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Understanding how namespaces work


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Hello, I am having difficulty understanding how namespaces work.  To my understanding, the namespace URI is added to an xml document with a qualifier so you can contextualize the content (i.e. differentiate two complex elements with the name "table" that may have different elements and attributes).  I understand that the URI is not looked up, but rather to give the namespace a global unique identifier.  This is where my confusion begins.  Take for instance the following xml:

<?xml version="1.0"?>

<xsl:stylesheet version="1.0"

<xsl:template match="/">
    <h2>My CD Collection</h2>
    <table border="1">
      <tr bgcolor="#9acd32">
      <xsl:for-each select="catalog/cd">
          <td><xsl:value-of select="title"/></td>
          <td><xsl:value-of select="artist"/></td>



to my understanding, the elements or attributes prefixed with xsl (xsl:tempalte, xsl:for-each, etc.), the XML parser recognizes to be part of the "http://www.w3.org/1999/XSL/Transform" namespace.  My question is, if the URI is not used to lookup content, how does it check that the elements provided are all (valid) in the xsl prefixed namespace, or does it?  What I do not understand is the following from the XSL Transformation Page, it states the following 

<xsl:stylesheet version="1.0"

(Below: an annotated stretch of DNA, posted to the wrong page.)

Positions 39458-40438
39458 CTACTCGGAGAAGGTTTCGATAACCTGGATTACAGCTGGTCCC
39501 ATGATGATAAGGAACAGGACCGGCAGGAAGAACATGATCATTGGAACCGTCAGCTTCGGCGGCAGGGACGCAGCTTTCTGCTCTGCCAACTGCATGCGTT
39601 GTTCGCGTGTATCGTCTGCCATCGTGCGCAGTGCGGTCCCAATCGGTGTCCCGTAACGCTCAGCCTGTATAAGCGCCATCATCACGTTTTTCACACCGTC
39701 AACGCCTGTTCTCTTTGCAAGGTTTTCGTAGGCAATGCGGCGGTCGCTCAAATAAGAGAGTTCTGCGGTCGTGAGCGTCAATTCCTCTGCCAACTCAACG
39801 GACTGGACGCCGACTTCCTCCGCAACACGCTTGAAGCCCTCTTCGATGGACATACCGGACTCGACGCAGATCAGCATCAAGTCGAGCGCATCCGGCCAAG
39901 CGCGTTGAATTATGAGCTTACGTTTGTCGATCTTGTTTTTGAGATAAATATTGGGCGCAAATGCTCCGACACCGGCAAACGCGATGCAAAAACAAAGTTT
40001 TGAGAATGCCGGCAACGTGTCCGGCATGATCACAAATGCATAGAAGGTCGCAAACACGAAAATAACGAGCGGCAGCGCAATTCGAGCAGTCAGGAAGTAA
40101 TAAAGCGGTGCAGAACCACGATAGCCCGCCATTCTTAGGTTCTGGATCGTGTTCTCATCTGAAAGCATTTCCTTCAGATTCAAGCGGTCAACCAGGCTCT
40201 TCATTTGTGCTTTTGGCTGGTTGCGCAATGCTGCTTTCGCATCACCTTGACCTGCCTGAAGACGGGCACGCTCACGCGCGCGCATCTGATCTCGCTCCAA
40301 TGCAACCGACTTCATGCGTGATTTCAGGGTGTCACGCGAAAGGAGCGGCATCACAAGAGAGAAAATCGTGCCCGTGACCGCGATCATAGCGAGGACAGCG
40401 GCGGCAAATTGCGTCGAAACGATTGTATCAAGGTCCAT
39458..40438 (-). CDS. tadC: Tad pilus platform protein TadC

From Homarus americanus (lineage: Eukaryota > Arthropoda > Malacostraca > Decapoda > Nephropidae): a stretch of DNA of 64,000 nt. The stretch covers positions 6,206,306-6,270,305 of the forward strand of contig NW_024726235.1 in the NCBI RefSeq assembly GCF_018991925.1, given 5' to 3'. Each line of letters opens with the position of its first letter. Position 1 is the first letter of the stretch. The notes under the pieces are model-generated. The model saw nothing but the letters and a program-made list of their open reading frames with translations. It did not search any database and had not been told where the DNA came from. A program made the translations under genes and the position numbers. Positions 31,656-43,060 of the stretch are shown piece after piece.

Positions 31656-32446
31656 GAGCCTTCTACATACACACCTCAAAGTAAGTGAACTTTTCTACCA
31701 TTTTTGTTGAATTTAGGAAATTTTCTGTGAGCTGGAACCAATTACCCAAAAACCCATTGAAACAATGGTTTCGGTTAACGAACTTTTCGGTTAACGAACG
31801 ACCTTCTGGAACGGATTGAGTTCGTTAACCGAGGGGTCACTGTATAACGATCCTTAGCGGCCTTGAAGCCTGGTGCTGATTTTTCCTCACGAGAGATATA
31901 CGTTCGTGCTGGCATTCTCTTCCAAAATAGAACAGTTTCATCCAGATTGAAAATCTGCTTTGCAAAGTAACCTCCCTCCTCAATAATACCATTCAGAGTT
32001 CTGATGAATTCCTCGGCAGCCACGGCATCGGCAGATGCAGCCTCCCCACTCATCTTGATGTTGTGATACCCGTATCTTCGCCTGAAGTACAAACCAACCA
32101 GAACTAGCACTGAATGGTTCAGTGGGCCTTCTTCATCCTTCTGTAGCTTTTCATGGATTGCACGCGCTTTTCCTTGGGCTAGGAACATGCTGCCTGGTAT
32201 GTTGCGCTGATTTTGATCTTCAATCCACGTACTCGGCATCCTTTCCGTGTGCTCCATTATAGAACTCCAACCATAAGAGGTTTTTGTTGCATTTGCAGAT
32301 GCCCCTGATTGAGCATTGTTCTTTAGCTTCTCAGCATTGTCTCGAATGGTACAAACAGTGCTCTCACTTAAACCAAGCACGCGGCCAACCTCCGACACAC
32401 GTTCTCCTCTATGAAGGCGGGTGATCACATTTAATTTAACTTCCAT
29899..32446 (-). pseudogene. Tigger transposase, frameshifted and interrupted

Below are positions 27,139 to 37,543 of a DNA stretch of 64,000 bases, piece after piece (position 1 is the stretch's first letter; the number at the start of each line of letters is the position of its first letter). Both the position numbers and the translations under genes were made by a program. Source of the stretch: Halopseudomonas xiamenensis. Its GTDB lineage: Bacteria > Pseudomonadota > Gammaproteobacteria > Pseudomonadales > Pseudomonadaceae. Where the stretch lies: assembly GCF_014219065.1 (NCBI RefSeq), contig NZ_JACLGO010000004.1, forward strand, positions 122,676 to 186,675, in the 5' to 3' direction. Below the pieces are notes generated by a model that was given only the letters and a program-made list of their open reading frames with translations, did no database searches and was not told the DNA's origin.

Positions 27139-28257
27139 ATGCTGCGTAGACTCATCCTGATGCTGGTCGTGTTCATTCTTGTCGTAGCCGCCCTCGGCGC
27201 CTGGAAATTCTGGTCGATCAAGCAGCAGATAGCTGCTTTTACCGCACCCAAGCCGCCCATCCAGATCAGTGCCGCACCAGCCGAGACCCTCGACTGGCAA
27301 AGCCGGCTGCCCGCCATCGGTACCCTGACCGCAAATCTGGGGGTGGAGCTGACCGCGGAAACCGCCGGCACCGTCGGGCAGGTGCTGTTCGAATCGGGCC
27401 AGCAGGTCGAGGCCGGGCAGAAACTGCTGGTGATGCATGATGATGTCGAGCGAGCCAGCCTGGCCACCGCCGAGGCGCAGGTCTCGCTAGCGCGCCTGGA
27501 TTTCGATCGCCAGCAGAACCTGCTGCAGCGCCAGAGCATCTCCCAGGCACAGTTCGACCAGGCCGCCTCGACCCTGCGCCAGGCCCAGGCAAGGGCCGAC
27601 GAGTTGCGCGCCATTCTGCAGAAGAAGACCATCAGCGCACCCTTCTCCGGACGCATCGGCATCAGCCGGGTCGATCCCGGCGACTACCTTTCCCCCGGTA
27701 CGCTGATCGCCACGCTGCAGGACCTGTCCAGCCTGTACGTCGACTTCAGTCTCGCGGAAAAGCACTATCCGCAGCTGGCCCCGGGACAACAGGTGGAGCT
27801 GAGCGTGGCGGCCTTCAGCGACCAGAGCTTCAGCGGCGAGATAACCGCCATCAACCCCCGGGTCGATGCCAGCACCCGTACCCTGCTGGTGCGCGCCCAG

To get access to the XSLT elements, attributes and features we must declare the XSLT namespace at the top of the document.

How do we have "access" to elements, attributes, and features if no lookup is done?

For instance, if I added the following element to the xml file:

<xsl:foo>Made up element</xsl:foo>

what happens? I know that foo is not a defined element inside of the xsl namespace, but how does a XML parser know that? 


How does the parser know what elements should/could be inside the prefixed namespace?  


Thanks in advance!

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If the software that is reading the XML document finds an element that it recognizes from a namespace that it is built to support,  then it will use the data from the element in the way that was specified in the standard associated with that namespace.

If you give it an element that it does not recognize, then the behaviour depends on who built the software. The programmer may have chosen to ignore it or they might have decided to show an error message.

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